- Mangalam Vasan
November 12, 2014
Melbourne’s Rowville Secondary Performing Arts Theatre saw the return of the natya couple from India. They came to celebrate the fifteenth anniversary of the little Bharata Kalanjali being one of the branches of the banyan tree Bharata Kalanjali Chennai. Rathika Mahadeva was a student of the Dhananjayans in the nineties performing and displaying her talent as Draupadi and other roles. She started her own Bharatanatyam school in Melbourne in 1999 and the school has now grown to eighty students showing her passion in propagating the natya tradition.
The fifteenth year celebration was kicked off with the arrival of the Dhananjayans from Chennai. The 13th arangetram conducted by Rathika Mahadeva, that of Narmatha Dushyanthan, was successfully staged with the paramagurus as chief guests. It was followed by a lecture demonstration the next day by the Dhananjayans at the Clayton Town Hall. Shanta Dhananjayan sang with Ramesh Babu on the mridangam for Dhananjayan to demonstrate and together the three of them thoroughly entertained the Melbourne rasikas. After earnestly urging the audience to drop ‘India’ and revert to the name ‘Bharath,’ Dhananjayan launched into demonstrating navarasas in various contexts to pieces such as “Aadinaye kanna.” He showed us the feminine and masculine rendering of the rasas, a display that confirmed him as a bhava raja. He further took the audience into the topic of male dancers and shared tips to avoid effeminate dancing.
Having seen the Dhananjayan choreographed “Aadinaye Kanna” umpteen times, one would expect, a ‘not again’ reaction. But lo behold, Dhananjayan danced his own sanchari bhavas as Shanta sang Ambujam Krishna’s “eedilaa azhagiyar gopiyar unaiththedi naadivanthida nadhikkarai nilavoliyil” and the audience were spellbound as though it was a revelation what the anupallavi could lend itself to, as never known before.
The maestro stressed on the importance of hasta mudras as he has always maintained that, similar to apaswara in music, in dance if one does not hold one’s body postures and hand mudras properly, it is avalakshana. Rathika’s students were caught unawares being called on stage to demonstrate the mudras. The seniors coped fairly well and got away without getting into trouble with the gurus. In the front row, he spotted Shanthi Rajendran who is the director of the big Nrithakshetra dance school in Melbourne and remembering yesteryears teaching in Kalakshetra, laughingly recalled the days when she used to be scared of him. Being captivated by the grand guru’s endearing smile on stage, one wondered whether he could have been such a scary teacher! Quizzed by the audience on his opinion of fusion and Bollywood, Dhananjayan responded with, “Fusion is ok as long as it is not confusion.” As to Bollywood, Bharata Kalanjali students certainly would not be getting into the good books of the guru with Bollywood.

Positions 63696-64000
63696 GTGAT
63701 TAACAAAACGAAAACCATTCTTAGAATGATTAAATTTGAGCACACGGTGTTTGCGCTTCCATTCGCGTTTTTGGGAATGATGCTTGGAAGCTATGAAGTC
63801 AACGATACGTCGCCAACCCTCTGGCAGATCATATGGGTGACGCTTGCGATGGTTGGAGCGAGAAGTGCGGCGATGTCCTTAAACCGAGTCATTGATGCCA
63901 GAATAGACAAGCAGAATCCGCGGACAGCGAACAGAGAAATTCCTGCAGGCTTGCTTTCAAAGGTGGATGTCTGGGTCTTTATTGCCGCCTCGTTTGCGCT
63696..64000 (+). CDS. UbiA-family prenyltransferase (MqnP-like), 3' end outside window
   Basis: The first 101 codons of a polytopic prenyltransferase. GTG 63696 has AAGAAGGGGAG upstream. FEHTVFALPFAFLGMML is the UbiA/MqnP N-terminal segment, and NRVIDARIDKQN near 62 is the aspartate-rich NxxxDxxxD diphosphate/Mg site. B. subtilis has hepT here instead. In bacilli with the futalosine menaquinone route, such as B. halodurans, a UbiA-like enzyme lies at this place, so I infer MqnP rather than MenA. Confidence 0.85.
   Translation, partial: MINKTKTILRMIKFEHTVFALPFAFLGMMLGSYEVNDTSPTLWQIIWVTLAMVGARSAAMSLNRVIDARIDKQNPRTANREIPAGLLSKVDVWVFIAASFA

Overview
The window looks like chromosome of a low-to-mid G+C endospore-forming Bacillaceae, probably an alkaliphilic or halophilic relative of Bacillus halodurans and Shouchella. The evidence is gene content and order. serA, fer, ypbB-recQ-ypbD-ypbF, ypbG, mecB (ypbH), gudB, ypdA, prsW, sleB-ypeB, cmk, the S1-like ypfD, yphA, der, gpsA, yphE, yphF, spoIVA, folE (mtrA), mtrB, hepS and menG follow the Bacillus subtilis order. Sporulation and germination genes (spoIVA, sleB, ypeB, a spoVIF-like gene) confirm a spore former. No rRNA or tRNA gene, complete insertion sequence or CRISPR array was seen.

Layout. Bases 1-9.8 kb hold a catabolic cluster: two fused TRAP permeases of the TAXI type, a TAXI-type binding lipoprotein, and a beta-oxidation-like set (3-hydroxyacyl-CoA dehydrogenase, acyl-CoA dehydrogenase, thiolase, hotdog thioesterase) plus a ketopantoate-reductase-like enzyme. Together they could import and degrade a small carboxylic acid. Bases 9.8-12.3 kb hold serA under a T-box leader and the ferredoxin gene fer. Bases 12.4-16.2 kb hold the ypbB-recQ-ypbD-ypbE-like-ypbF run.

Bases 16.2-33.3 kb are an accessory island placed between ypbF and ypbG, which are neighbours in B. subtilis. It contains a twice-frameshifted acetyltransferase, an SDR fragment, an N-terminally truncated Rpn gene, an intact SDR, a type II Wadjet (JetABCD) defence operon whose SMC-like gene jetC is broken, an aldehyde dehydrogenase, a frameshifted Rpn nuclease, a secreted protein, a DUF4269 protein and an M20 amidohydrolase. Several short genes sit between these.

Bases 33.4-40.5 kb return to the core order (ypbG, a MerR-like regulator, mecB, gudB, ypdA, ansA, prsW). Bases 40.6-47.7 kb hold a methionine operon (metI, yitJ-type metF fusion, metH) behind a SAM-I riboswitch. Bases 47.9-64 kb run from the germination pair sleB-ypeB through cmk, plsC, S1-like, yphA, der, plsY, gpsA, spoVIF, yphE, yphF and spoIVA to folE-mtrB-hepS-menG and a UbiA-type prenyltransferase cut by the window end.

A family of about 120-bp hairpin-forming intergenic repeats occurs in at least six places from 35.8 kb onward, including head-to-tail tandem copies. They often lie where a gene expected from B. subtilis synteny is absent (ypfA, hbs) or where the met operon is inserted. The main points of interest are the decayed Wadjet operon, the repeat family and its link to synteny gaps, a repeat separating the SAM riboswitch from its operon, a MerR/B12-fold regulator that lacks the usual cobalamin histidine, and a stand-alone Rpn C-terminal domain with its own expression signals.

After a week of workshops, the annual concert was held on the 12th of October. Rathika Mahadeva has been staging avant-garde dance dramas in the past years such as Ramayanam and global warming, Mahabharatam and boat people, and gambling and Annapurna. This year she reverted to the traditional margam and called it ‘Parampara’ in honour of her gurus and the rich dance lineage starting from Rukmini Devi Arundale. The supporting ensemble consisted of Rathika Mahadeva on nattuvangam, Uthra Vijeyaraghavan on vocal, Narmatha Ravichandhira on violin and Ramesh Babu on mridangam. The stage was embellished by the Narthana Vinayagar drawn by Melbourne’s own artist Srinanthakumar.
The seven students who danced the varnam did justice to Dhananjayan’s seasoned choreography in Kalayani raga “Gokulabala.” Ramesh Babu thrilled the audiences with his jathi plays. In fact he carried the varnam forward with his spirited percussion support. However many times you witness it, one does not get tired of the sanchari bhavas of Krishna leela, designed by the maestro for rasanubhava of the audience.
The maestros gave in to Rathika’s request and came on stage to present two items. Dhananjayan left the audience sighing when he danced as Nandanar in “Varugalamo aiya” displaying the intense pathos of the devotee who is directly pleading with the Lord who is in his heart, but in reality, divided by a chasm. Shanta on the other hand decided to use a messenger and chose the cuckoo bird with “Kuyile unakku ananthakodi namaskaram.” Her style was more subtle bhava rendition sending messages to Kumaran. As Maanji and Kambhoji pleasantly wafted, the dancing couple delighted the audience despite the lack of makeup and costumes.
The margam included Rathika’s own choreography in the navarasa nayakis and Koneshwara kauthuvam and concluded with the Kapi thillana, once again a Dhananjayan choreography. The students were more nervous performing in front of the paramagurus than facing the five hundred and fifty strong audience. The parting message from the maestros was that, anything worthy will last always.